Tag: police

‘The Beast of Billionaire’s Row’: Wealthy Londoners Have Little Patience For Abandoned Cat

The saga continues in the case of the big Savannah who was mistaken for a leopard or cheetah in London earlier this week.

The hybrid cat — whose appearance prompted a massive police response that included helicopters and heavily armed squads — has been stalking the gardens of an opulent London burb for months, neighbors claim.

The British press dubbed the Savannah “The Beast of Billionaire’s Row” after it popped into a back garden in the upscale neighborhood of Hampstead on Monday, scaring a mom and daughter who were eating dinner outside.

They called the police to report a large wildcat, and authorities responded in force before realizing the mysterious felid was a Savannah, a cross between a Serval and a domestic cat. A wildlife expert confirmed the cat wasn’t dangerous and police stood down, leaving the cat to its own devices.

And that’s exactly the problem, homeowners in the neighborhood told UK newspapers: They say the rare feline has been wandering the area for eight months, and believe it was abandoned by its owner or escaped from its home.

“Anyone saying it’s a recent escape is talking absolute rubbish,” said Kate Blackmore of Highgate, an adjacent neighborhood less than a mile from Monday’s sighting.

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The cat was scared during an encounter with a woman in her backyard. Credit: Kate Blackmore

Blackmore told the Daily Mail she’s seen the cat in her yard 10 times over the months, and shot video of the hybrid in September when it crossed her yard.

“Look at you, you’re massive. Wow! Where do you come from?” Blackmore says in the video. “What’s with the growling, mate?”

The cat looks underfed and scared, making unmistakably nervous noises as the camera rolls. At one point Blackmore raises her voice and the cat flashes its teeth in response, hissing anxiously.

Blackmore told the Daily Mail she thinks the large hybrid may have chased one of her cats, who turned up dead in a nearby road last year, but admits it’s speculation. That hasn’t stopped the Mail from reporting the Savannah “has savaged a kitten” with nothing but Blackmore’s word to go on.

Blackmore told the Daily Mail she’s “really passionate about rehoming this cat,” which contradicts statements she gave to the Sun and other newspapers, in which she seems determined to blame the scared ex-pet. She’s the sole source for several irresponsibly speculative articles claiming the Savannah has been eating pets in the neighborhood.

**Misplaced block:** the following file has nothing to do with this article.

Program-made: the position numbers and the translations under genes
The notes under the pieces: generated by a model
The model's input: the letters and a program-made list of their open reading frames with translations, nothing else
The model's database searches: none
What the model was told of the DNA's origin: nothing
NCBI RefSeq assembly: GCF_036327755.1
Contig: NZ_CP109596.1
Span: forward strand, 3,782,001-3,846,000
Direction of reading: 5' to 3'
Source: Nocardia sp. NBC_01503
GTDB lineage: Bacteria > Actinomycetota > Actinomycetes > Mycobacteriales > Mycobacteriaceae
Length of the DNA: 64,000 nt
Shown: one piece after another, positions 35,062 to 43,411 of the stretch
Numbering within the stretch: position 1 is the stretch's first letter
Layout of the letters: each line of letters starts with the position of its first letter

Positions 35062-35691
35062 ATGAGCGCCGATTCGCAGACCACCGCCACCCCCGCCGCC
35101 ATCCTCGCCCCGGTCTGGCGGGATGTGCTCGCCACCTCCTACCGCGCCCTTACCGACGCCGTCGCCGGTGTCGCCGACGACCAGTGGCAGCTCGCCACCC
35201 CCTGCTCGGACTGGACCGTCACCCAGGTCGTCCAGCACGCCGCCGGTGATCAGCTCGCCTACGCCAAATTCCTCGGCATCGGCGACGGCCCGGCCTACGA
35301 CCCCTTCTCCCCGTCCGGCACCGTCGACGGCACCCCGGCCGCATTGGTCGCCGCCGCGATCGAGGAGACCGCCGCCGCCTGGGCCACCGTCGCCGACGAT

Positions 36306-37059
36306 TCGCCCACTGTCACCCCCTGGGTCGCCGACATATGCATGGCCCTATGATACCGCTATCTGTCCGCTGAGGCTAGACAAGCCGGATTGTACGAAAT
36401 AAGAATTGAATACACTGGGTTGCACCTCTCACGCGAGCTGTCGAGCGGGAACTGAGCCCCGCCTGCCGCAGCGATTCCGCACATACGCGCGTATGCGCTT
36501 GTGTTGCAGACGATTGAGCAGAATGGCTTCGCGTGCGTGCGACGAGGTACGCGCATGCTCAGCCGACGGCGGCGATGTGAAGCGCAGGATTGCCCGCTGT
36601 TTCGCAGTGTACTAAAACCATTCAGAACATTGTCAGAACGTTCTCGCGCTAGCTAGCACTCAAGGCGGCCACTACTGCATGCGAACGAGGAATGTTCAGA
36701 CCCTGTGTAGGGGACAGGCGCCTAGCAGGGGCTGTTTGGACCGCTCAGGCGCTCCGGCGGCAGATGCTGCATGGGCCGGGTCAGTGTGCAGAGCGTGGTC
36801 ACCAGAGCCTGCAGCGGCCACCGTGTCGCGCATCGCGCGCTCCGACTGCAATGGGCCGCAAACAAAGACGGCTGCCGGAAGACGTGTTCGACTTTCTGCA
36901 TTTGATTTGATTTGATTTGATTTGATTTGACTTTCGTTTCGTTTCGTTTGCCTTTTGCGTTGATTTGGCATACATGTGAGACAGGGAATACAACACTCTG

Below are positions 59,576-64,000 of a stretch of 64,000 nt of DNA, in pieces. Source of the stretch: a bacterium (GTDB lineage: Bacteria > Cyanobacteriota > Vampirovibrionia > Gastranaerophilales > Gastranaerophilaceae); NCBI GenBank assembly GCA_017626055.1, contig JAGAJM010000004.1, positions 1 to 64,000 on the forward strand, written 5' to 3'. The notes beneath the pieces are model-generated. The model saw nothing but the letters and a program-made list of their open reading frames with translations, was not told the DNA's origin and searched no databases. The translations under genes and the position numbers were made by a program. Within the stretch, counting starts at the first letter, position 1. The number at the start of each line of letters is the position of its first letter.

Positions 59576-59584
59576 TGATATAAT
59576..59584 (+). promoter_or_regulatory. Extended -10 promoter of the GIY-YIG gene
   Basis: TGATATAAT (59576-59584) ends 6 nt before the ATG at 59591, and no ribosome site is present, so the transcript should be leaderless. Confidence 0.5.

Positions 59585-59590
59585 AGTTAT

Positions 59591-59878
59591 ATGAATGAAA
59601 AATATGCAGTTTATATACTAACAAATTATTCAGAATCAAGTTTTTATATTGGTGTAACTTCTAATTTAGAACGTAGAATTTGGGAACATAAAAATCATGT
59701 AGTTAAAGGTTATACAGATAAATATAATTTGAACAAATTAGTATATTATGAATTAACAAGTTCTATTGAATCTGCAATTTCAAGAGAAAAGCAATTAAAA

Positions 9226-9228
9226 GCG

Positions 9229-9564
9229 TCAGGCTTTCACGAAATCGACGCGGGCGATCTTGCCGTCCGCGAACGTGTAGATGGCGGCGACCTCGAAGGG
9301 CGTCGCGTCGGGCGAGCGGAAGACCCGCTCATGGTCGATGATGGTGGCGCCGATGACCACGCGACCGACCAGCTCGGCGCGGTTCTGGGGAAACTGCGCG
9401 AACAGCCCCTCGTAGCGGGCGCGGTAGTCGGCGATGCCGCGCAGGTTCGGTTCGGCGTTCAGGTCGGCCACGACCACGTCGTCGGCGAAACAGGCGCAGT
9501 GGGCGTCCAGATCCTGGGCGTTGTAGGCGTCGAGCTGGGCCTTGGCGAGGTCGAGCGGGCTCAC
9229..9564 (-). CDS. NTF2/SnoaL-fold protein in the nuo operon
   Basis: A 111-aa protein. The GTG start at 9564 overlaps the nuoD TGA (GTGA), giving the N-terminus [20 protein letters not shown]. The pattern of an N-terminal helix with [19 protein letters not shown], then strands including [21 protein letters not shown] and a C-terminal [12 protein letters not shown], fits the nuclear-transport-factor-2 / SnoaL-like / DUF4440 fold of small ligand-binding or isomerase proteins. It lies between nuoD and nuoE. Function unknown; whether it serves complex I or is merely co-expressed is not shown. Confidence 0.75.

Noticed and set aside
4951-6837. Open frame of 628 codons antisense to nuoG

“We have had ten visits from the Savannah. It scared one kitten away and eight weeks later it was found dead,” Karen Kate Blackmore told the Sun. “So you can understand my rage towards the cat — it could be killing other people’s pets.”

Blackmore’s crusade against the Savannah seems especially odd considering she has two Bengal cats, which are also hybrids. Bengals are a mix of domestic felines and Asian leopard cats(*). Like Savannahs they’re sold for thousands of dollars, valued for the wild-looking rosettes on their coats, and can wreak havoc if they’re not provided with enough attention and stimulation.

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Kate Blackmore with one of her Bengal cats.

 

 

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The Savannah at a local park, where it cozied up to a family. Credit: Laura Rosefield.

Other neighbors say they’ve encountered the animal and haven’t seen any signs of aggression. Laura Rosefield, who lives nearby, told the Sun she interacted with the cat in a neighborhood park, calling it “very tame.”

“I suddenly went ‘Oh my god what is that?’ and we saw the cat and said ‘It’s a leopard, it’s a mini leopard,’” Rosefield said.

She said the “shockingly beautiful” hybrid even sat with her family and was comfortable around people.

“We were ohh-ing and ahh-ing, and it padded around us for quite a long time, it padded over my foot for quite a long time,” she said. “My partner stroked it and it purred along while he was stroking it.”

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Credit: Laura Rosefield

Looking at the cat’s condition and body language in the video, it doesn’t seem like a well-loved pet out for a fun stroll near its home — it looks like a sad, confused and abandoned former pet.

Savannah cats retain the energy and intelligence of their wild cousins and are similar to working dogs in that they need near-constant stimulation and socialization. If their needs aren’t met they can become bored, destructive and could escape to make their own adventures.

First-generation hybrids, known as F1 Savannahs, are considered too wild to be kept as pets and are used as breeders. Typically pet Savannahs are third- or fourth-generation (F3 or F4), retaining the rosette-and-dot coat pattern of their wild forebears and most of their size, but with dispositions more like typical house cats.